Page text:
You’ll be prompted to click Next, and then you’ll need to click Install so that the tool installs Windows 10 to your PC. 

That’s it. All that’s left to do is wait for Windows 10 to install to your PC, and then you’ll be greeted with the OOBE (Out of Box Experience). 

How to install Windows 10 on a Windows 11 PC

Super simple

You’d think that it would be criminally difficult to get Windows 10 on a PC that natively comes with Windows 11. However, as you can see, it’s really simple. From here, you’ll be able to set up your brand new, out-of-the-box Windows 10 OS exactly as you’d like it. If you activate Windows 10, you’ll be able to use the limitless potential of Microsoft’s aging but still capable OS. However, if you want to use the product without activating it because you don’t have a product key, you can follow our guide here. You should also check out our article on how to change your Windows 10 wallpaper without activating the product, as you won’t be able to do this through conventional means.


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  1. Chris said on January 1, 2023 at 10:32 am

    Possibly the first useful article from Shaun?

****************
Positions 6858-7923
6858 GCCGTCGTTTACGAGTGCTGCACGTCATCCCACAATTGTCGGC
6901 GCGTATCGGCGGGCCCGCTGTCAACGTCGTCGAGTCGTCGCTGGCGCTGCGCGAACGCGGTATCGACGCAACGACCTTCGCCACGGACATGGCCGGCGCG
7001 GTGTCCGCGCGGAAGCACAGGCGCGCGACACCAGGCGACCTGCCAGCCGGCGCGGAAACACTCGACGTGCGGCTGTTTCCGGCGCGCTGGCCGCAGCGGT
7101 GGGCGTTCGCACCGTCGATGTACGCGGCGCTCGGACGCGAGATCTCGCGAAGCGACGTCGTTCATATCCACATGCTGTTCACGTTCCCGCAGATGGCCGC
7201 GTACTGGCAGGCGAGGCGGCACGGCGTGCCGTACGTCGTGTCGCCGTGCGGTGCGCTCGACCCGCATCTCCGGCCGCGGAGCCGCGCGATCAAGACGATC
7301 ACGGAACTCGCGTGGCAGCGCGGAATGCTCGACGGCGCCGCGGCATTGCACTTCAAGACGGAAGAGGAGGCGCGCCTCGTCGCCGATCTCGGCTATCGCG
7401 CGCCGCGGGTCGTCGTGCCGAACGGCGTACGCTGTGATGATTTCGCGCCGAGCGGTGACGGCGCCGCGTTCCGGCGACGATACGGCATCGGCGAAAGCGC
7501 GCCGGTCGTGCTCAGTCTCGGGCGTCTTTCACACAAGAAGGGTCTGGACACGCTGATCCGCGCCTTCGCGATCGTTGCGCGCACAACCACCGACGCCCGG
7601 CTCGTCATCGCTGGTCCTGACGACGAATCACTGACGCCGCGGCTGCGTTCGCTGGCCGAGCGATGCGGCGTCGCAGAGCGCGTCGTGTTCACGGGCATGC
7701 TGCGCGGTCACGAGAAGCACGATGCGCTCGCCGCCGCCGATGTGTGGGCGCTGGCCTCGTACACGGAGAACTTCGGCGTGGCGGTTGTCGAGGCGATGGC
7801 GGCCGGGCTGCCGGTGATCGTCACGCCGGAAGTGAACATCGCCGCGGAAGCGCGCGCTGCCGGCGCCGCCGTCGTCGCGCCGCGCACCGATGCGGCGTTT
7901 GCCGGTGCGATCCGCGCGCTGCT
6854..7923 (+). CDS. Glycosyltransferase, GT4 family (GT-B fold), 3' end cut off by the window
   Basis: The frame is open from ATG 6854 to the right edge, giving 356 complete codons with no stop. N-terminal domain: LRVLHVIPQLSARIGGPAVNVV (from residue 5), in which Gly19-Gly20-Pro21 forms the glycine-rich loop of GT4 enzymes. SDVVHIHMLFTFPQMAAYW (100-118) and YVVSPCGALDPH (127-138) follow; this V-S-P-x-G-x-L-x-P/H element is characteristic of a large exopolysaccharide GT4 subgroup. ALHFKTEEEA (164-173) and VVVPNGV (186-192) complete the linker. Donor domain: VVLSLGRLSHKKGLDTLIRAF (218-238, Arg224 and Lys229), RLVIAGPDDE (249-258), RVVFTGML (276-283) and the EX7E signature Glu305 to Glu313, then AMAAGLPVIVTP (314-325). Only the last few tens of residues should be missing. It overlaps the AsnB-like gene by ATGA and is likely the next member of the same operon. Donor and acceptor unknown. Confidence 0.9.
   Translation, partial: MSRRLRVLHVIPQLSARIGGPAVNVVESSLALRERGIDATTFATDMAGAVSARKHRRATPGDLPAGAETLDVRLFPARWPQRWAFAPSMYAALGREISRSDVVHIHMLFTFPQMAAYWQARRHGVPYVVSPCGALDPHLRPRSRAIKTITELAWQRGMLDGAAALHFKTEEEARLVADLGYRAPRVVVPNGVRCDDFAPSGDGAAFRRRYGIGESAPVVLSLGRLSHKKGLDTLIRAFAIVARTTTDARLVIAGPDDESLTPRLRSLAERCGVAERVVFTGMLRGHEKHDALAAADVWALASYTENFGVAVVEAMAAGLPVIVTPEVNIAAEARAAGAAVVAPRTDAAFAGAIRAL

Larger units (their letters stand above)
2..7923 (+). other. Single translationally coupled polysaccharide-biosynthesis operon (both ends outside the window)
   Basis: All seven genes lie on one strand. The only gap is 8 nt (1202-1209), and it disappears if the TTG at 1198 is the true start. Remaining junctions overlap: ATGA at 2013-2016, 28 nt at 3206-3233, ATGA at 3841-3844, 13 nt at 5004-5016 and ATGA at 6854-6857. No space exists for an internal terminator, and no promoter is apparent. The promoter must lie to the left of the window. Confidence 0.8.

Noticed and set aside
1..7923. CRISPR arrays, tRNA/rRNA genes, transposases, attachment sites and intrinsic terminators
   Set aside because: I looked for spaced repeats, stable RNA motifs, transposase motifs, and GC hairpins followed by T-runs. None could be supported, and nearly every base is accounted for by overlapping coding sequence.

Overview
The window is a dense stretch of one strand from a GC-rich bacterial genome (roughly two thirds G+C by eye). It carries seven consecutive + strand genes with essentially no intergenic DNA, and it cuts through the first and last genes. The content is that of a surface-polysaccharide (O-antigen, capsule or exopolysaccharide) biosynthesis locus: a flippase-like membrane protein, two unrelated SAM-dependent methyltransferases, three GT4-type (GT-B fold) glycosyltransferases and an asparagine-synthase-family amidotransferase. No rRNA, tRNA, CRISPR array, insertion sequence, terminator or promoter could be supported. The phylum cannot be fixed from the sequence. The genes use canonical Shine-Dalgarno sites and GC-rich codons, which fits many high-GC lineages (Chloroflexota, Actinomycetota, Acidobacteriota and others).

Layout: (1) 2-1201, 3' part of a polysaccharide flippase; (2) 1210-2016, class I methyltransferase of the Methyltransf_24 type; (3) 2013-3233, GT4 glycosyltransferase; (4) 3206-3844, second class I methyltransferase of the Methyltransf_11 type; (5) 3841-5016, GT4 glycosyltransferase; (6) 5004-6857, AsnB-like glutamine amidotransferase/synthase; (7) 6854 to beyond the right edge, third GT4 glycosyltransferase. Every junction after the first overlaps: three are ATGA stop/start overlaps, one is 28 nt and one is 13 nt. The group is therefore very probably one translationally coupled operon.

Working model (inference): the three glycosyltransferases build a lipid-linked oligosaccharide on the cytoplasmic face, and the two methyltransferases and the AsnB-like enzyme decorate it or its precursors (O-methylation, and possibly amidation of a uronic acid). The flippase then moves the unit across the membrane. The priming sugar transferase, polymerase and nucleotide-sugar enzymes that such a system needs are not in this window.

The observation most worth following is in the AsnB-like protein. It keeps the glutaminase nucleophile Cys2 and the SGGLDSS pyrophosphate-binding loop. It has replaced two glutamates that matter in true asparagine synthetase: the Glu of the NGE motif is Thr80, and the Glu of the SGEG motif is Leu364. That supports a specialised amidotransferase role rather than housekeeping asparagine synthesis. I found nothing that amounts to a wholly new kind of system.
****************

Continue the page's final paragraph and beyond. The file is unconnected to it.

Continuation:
1. Chris said on January 1, 2023 at 2:23 pm

      Many previous articles have described how to install an earlier version of Windows, right back to Windows 7, using a download from the MS website.

      What is perhaps significant here is that there is seemingly no barrier to installing Windows 10 on a brand new computer shipped with Windows 11: no block set by MS if one could be set.

      The first screenshot does, though, show an image that include a reference to the need for a Windows 10 licence: maybe not reflecting the current situation, or maybe the licence is deemed the same?

  2. The Kentucky Tech said on January 1, 2023 at 11:04 am

    I have tried win10/11 .. I like the new win11 UI, BUT everything’s in the wrong spot. It should be like windows 7, with the UI of 11. You know how a man can have the most beautiful woman ever, and mess it all up, and wake up and she’s GONE!? Well this very thing MicroSoft has done to windows.
    Windows 7, WOW she’s a sexy doll. And MicroSoft turns right around and mess’s everything up.
    I know a lot of people online, and they are leaving win10/11 and going back to 7. They say
    ” I don’t care if Microsoft don’t support windows 7 any more, I’m going to use it”

  3. Chris said on January 1, 2023 at 11:59 am